Pablo says he doesn’t see the party as comparable with many other parties of the left, simply because of its radically new methods of openness. He argues:
“I don’t see parties in Europe that are methodologically the same. In the case of the problem, there are many that see it. These parties are our natural allies. We discuss with them, but maybe by looking at Podemos, they will change their ways. If they won’t maybe people should start a Podemos like initiative in their countries.”
There is of course a risk with having such a popular and charismatic figurehead, of centralising far too much power and influence in that individual. However, Podemos imposes term limits on all its representatives, and makes them sign a strict ethical pledge. Pablo argued that
“Apart from being bottom up, we have powerful faces in the media. We don’t see them as concentrations of power, we see them as a tool. Pablo [Iglesias] says he is a tool, and that it is a sign of our weakness that we have to rely on such people in the media. We hope to grow stronger as a movement so don’t need as much figureheads.”
This ability to reach out and speak to people via the mainstream media however has been vital to the party’s electoral rise. Iglesias himself certainly has a rather different style from the bombastic cult leaders like Tommy Sheridan or George Galloway we’re used to in the UK. As Pablo describes it:
“We don’t treat people as under-aged. We appeal to their intelligence. The success of Pablo [Iglesias] is amazing, and what is most amazing is that he speaks quietly, with arguments, and the truth. Not simple sentences and easy phrases. He speaks to the complexity of people’s minds. People were waiting for that. They are not stupid. Politicians treated them as stupid. They have great intelligence, especially as part of their daily lives, their jobs, families neighbourhoods. How do we gather this intelligence? We combine face to face meetings with new technological tools that were not available before.”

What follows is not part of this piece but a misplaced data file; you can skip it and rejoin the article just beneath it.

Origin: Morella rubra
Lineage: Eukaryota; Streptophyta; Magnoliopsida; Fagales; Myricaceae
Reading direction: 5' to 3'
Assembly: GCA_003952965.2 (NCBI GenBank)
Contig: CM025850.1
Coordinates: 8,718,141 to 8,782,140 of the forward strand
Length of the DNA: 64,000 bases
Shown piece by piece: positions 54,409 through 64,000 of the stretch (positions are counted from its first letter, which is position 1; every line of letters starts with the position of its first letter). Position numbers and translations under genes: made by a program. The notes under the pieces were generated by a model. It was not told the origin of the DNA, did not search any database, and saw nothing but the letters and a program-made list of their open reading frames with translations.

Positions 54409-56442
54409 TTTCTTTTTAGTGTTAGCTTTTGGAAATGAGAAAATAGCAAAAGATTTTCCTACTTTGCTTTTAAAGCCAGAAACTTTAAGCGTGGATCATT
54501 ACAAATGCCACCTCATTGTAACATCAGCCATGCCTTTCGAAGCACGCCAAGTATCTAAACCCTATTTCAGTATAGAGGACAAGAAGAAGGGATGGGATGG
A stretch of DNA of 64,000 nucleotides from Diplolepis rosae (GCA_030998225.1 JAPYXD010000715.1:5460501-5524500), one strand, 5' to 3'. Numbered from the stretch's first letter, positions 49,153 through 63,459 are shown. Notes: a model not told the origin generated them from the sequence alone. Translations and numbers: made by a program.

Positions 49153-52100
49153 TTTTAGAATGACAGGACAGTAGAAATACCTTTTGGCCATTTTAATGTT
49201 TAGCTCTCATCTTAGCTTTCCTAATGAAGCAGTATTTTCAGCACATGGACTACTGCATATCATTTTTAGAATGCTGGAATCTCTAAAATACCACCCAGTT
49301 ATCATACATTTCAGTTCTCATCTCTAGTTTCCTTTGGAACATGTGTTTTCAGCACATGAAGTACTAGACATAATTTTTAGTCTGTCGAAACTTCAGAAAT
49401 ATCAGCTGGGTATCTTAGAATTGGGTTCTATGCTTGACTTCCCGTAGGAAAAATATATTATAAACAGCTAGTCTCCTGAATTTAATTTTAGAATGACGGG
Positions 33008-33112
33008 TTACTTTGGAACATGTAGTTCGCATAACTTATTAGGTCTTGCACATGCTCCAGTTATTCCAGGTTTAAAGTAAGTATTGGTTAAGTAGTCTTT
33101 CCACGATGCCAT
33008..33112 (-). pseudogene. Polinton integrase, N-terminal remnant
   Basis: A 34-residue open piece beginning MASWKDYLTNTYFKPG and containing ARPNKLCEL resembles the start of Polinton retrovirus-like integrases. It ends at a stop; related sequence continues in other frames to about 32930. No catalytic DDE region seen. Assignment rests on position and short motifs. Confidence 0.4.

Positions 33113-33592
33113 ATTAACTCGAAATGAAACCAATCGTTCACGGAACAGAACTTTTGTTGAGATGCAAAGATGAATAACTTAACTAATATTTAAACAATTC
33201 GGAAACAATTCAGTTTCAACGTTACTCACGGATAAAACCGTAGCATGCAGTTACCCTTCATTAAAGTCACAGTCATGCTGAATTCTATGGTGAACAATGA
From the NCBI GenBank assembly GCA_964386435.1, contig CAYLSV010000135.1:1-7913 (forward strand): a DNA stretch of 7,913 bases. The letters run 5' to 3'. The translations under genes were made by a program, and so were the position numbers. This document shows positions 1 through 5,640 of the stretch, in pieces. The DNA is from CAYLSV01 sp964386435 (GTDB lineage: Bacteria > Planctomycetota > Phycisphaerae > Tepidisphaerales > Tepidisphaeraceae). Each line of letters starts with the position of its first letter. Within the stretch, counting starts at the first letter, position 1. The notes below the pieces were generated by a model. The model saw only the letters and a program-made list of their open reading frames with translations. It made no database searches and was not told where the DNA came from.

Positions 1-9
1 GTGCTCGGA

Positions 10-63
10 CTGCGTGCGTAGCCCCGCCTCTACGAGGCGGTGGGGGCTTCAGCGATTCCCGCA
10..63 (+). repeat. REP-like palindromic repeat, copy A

Another problem Pablo freely acknowledged was that the class base of the party itself was stronger among the middle class than workers, and that this must change “otherwise we will not do things right.” Although, as noted, there were unemployed people, librarians and firefighters among Podemos’ candidates, there were also a lot of academics.
It’s obvious that Podemos hasn’t magically solved all the difficult problems of how to organise, and break the neoliberal hegemony, overnight. But there are surely key lessons that perhaps should have been integrated now, about using clear language that people understand, and about using online participation to ensure that people who work, have families or many other reasons why they can’t attend a meeting twice a month. The radical openness of the party, and its limitations its places on its representatives, may well help prevent the pitfalls of power. We’ll have to wait and see.
For a party that has yet to celebrate its first birthday though, it’s fair to say they’re doing not bad. Crucial decisions will have to be made in coming weeks on formalising the structure of the party, as well as if and how it can unite with the Plural Left coalition. But the prize, a radical anti-austerity left wing government at the heart of the EU, is well worth fighting for. Podemos intend to “to take every piece of power we can at every level we can, in politics, in media, in all the insitutions. If we leave ground our enemies will grab it – that’s how they work.”
“Now we are discussing franticly. We are running very fast. We plan to keep running fast. Because we have punched these guys in the stomach, and they are out of breath. We will not let them recover their breath. We will keep punching.”